In a breach of tradition, a former U.S. Secret Service agent has self-published a book that savages the Clinton White House staff as arrogant and rude, suggests former first lady Hillary Clinton was aloof and charges that Bill Clinton endangered himself and agents for a “totally pointless photo op” on the South Korea-North Korea border.
In one case he told of an unnamed Clinton staffer who challenged a KGB agent during a 1993 presidential visit to Russia “as if he were dealing with a Wackenhut security officer in Toledo.”
In another, he wrote of a female staffer who wouldn’t listen to Emmett’s security advice. “She stared at me with a look as if her father had just told her she couldn’t go to the mall with her friends and get a tattoo or body piercing,” he wrote. “My patient attempts to reason were met with childlike emotion born of a past where no one in authority--probably beginning with her parents--had ever said no to her about anything.”
On the first lady, he describes her as aloof, someone who didn’t say “thank you” to agents while the president and former first daughter Chelsea typically did. He told Secrets, “she was not as out-going or cordial.”
He also wrote of how Clinton walked too far down the bridge separating the Koreas during another 1993 trip. “No one seemed to know if President Clinton grasped how potentially dangerous this stop on the bridge was,” he writes. “The Secret Service obviously believed this move unwise,” he penned, adding, “nevertheless, he was POTUS and he wanted to stand on the bridge, so stand on the bridge he would do.”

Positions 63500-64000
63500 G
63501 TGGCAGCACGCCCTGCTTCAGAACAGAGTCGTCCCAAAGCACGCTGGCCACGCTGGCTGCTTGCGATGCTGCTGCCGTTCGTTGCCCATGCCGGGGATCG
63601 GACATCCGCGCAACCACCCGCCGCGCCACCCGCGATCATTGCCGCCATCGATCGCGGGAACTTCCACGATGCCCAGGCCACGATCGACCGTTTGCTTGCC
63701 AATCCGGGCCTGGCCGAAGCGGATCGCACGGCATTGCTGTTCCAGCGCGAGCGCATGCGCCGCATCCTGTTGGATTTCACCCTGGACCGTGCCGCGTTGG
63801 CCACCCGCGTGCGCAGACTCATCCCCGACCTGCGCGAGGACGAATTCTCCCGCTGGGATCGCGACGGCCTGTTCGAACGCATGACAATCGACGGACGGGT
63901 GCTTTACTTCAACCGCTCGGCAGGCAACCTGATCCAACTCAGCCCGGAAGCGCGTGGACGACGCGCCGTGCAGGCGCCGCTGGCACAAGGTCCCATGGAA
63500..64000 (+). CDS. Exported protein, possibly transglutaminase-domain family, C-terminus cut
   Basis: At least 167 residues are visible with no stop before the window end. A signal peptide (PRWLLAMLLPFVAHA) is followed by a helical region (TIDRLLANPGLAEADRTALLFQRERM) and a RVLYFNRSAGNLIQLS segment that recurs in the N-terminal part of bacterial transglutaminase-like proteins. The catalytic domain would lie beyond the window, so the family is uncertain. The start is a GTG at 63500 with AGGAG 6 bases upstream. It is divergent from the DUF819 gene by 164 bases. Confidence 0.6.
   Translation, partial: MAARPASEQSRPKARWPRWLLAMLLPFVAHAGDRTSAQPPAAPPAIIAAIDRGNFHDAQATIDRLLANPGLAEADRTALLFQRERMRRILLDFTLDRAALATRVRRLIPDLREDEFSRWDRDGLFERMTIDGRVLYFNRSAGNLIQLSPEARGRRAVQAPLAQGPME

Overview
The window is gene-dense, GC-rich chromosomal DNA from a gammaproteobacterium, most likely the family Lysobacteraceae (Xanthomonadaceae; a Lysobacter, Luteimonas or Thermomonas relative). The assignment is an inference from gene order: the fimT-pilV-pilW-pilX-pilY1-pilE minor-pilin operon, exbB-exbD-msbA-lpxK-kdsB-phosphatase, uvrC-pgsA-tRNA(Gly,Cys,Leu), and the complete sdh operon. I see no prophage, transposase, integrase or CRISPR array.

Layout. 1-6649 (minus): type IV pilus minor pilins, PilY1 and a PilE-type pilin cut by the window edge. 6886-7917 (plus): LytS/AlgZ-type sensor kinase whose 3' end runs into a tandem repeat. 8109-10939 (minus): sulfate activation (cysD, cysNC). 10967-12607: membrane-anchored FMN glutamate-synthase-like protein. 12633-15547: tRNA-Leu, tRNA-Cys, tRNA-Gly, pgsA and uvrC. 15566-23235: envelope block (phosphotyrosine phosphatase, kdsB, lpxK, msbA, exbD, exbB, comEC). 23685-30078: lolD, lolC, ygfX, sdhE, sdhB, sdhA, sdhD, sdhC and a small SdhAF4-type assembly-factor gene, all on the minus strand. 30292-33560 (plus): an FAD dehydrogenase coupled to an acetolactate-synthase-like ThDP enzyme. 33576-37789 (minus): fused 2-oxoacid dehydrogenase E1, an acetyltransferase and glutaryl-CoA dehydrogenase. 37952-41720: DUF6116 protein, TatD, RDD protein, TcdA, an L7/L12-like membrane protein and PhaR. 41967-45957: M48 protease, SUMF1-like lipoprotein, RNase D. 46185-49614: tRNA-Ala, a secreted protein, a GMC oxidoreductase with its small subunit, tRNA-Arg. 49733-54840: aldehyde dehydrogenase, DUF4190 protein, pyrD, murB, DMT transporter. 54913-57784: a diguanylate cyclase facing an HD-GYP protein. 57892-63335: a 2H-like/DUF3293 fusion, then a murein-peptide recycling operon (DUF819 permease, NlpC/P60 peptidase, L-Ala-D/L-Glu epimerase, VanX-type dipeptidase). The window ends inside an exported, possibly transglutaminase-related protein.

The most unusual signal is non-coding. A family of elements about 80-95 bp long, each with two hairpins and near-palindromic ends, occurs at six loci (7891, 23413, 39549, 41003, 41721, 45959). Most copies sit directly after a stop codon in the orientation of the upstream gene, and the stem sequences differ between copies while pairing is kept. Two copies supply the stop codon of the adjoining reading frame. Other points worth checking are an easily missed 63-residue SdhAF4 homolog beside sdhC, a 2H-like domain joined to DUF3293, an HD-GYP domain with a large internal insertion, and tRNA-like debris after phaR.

Emmett, who worked the White House detail during the George H.W. Bush and Clinton administration and is now a teacher at Auburn University, told us that he wasn’t dishing any secrets, though agents are urged not to write about the people they protect. He informed the agency about his book, which said it didn’t get an advance copy.
Still, the service is not happy with the anecdotes in the book. “We do stress to all our employees the importance of not sharing anecdotes about the personal, private moments of the protectees,” said Secret Service spokesman Ed Donovan. “It causes concern because we don’t want to erode the trust that we have with our protectees.”